New Zealand

Though New Zealand’s largest airports service Auckland and Christchurch, the country’s capital is actually Wellington. Travellers on a budget will find themselves able to spend around $40 per day, though for a more comfortable stay one is advised to plan on spending $75 per day. New Zealand’s temperatures vary wildly based on season, location, and proximity to the coast, but expect temperatures between 5-10˚C (40-50°F) during winters and 27-32˚C (80-90°F) during the summer. Peak tourism in New Zealand happens in the summer, typically beginning a week or two before Christmas and ending in mid-February. Handmade jewellery is one of New Zealand’s classic souvenirs.

Despite its relatively remote location in the Pacific Ocean south of Australia, New Zealand’s gorgeous landscape and high standard of living have made the country a very popular travel destination. The country spans two islands, which are traditionally called Tel Ika-a-Mäui and Tel Waipounamu, but today usually referred to as the North and South Island, respectively.

Because of the vast expanse of ocean lying between New Zealand, the island nation was likely one of the last areas colonized by mankind. In fact, prior to mankind’s arrival during the 13th century CE, the islands were thought to be completely devoid of any type of terrestrial mammal, with the possible exception of bats. Because of this, many of New Zealand’s birds, reptiles, and insects evolved to fill the ecological niches normally filled by mammals. Furthermore, the country features a huge number of biomes, ranging from mountains to coastline to rainforest. Both of these two factors have caused the country to become one of the world’s top ecotourism destinations.

Lupins on the shore of Lake Tekapo
Lupins on the shore of Lake Tekapo

New Zealand History

In addition to ecotourism, New Zealand also draws travellers attracted in its cultural heritage. The country was first inhabited by Polynesian immigrants during the mid-13th century; the descendants of these early travellers are called the Mäori and are considered New Zealand’s “native” people. The Mäori lived in tribal groups for years before a Dutch explorer named Abel Tasman in 1642. Unfortunately, this first meeting between the Mäori and the Europeans went poorly, ending in five deaths. This discouraged Europeans from returning to the island for another century. When they did come back, they brought with them numerous new crops, weapons, and diseases. Intertribal competition and disease resulted in bloody warfare between the Mäori people during the Musket Wars of the first half of the 1800s. Ultimately, the UK took advantage of the situation, claiming sovereignty over the country in 1840.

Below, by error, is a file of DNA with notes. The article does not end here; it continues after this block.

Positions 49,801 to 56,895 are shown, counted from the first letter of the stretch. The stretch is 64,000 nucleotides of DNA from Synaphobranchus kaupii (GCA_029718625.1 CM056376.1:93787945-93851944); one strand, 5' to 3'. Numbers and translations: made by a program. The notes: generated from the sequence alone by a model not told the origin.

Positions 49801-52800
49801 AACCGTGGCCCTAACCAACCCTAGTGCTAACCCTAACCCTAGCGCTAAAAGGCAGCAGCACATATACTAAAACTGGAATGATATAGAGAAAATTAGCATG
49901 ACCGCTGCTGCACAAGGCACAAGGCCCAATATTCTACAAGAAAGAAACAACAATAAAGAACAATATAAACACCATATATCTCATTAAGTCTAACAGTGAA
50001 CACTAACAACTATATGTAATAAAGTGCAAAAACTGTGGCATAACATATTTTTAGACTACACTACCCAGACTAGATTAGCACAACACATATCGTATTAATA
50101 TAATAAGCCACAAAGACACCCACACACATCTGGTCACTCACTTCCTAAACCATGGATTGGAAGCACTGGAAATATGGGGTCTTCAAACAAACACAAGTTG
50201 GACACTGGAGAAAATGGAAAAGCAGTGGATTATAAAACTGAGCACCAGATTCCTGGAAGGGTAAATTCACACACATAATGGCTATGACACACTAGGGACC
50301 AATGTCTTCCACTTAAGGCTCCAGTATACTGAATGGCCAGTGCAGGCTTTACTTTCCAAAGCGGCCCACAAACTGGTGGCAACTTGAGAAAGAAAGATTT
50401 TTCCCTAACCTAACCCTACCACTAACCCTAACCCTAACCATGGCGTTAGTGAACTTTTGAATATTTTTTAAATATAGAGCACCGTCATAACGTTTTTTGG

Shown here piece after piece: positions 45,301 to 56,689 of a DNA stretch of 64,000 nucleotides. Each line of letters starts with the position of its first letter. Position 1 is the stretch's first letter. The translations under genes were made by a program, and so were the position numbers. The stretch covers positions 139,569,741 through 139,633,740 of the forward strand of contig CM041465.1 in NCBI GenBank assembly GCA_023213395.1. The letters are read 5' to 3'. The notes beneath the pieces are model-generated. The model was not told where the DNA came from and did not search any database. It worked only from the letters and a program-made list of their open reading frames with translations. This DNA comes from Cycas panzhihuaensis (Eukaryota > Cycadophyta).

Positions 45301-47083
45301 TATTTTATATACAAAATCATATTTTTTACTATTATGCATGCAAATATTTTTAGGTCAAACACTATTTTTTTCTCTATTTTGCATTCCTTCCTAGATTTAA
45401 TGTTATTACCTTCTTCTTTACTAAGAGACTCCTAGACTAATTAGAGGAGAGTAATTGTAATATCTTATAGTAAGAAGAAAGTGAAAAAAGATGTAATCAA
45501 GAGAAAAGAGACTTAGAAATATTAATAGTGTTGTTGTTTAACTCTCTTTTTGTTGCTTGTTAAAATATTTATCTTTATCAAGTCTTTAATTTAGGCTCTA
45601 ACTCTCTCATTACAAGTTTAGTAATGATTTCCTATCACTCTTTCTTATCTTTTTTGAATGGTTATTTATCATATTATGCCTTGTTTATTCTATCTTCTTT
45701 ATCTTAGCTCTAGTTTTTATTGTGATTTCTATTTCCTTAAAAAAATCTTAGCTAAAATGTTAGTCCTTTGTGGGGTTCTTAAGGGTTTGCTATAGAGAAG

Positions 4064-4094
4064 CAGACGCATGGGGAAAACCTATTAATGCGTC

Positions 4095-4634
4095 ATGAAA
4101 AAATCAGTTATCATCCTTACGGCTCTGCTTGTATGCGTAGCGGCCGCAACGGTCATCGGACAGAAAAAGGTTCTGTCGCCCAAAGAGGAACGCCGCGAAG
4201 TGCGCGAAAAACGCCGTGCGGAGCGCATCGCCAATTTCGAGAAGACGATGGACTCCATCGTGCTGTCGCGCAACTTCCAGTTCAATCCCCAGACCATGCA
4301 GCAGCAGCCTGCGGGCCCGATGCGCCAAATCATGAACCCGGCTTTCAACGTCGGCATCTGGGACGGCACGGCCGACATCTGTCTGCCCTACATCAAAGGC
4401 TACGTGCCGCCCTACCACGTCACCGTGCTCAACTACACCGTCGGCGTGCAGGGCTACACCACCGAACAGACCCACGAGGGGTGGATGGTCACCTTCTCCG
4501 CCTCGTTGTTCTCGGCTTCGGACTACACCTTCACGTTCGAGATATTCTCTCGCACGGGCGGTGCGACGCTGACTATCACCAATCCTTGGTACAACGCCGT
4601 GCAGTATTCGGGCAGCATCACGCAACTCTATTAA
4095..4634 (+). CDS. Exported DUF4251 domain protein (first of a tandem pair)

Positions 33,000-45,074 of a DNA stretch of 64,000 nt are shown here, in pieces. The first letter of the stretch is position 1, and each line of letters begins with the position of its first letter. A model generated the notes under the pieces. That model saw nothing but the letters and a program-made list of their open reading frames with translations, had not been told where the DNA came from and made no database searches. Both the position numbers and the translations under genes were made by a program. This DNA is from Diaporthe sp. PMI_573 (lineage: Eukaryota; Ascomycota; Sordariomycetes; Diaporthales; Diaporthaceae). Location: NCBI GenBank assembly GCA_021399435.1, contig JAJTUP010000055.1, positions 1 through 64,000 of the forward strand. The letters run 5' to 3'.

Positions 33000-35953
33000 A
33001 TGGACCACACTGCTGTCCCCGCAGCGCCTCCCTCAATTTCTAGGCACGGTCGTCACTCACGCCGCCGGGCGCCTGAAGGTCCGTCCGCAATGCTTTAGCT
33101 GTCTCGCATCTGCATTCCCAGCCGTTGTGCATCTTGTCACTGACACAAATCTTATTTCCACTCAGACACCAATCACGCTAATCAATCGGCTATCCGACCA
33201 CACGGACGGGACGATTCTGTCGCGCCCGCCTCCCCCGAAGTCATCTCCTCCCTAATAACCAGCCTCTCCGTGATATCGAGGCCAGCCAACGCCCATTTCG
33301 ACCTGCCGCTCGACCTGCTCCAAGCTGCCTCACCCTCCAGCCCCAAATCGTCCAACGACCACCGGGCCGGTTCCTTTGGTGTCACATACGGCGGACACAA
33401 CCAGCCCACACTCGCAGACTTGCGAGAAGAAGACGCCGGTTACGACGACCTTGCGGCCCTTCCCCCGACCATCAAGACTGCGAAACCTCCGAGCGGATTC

Though it took only 16 years for the country to begin ruling itself again, it wouldn’t be until the conclusion of WWII that the country gained official independence. Since then, New Zealand has done remarkably well in the shipping, tourism, and natural resource industries, consistently ranking among the world’s top ten wealthiest nations. In recent years, New Zealand has also risen in prominence in the filmmaking industry, with numerous high profile movies (most notably The Lord of the Rings) being shot in the country.

Top areas to visit in New Zealand


As New Zealand’s largest city and home to its largest airport, it’s no surprise that most travellers pass through Auckland. This large city holds nearly 1.5 million residents as of 2015, this equates to almost a third of the country’s population. Due to its size, Auckland has lots to offer travellers, from relaxing on the beach to investigating European colonial buildings to indulging in the city’s thriving nightlife scenes. Auckland sits between the northern tip of the North Island, and several small islands exist near you. Tiritiri Matangi Island is a particularly beautiful island that’s been preserved as a park; we definitely recommend a journey to Tiritiri Matangi if you want a sense of what New Zealand was like before humans.

Piha Beach, Auckland
Piha Beach, Auckland